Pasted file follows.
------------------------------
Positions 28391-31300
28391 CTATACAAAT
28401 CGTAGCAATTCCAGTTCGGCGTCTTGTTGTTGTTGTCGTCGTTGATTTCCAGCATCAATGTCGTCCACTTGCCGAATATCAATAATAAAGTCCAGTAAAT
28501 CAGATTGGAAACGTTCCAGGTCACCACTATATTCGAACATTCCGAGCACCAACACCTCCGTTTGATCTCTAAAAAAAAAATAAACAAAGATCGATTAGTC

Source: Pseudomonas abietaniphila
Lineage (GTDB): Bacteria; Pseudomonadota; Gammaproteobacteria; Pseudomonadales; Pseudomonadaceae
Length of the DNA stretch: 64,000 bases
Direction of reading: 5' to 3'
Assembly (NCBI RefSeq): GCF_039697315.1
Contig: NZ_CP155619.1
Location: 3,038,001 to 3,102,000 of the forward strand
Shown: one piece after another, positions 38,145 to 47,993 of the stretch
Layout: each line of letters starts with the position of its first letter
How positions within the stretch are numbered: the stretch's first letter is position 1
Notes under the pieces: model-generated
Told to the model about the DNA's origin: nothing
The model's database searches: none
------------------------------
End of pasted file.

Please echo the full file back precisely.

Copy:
Positions 28391-31300
28391 CTATACAAAT
28401 CGTAGCAATTCCAGTTCGGCGTCTTGTTGTTGTTGTCGTCGTTGATTTCCAGCATCAATGTCGTCCACTTGCCGAATATCAATAATAAAGTCCAGTAAAT
28501 CAGATTGGAAACGTTCCAGGTCACCACTATATTCGAACATTCCGAGCACCAACACCTCCGTTTGATCTCTAAAAAAAAAATAAACAAAGATCGATTAGTC

Source: Pseudomonas abietaniphila
Lineage (GTDB): Bacteria; Pseudomonadota; Gammaproteobacteria; Pseudomonadales; Pseudomonadaceae
Length of the DNA stretch: 64,000 bases
Direction of reading: 5' to 3'
Assembly (NCBI RefSeq): GCF_039697315.1
Contig: NZ_CP155619.1
Location: 3,038,001 to 3,102,000 of the forward strand
Shown: one piece after another, positions 38,145 to 47,993 of the stretch
Layout: each line of letters starts with the position of its first letter
How positions within the stretch are numbered: the stretch's first letter is position 1
Notes under the pieces: model-generated
Told to the model about the DNA's origin: nothing
The model's database searches: none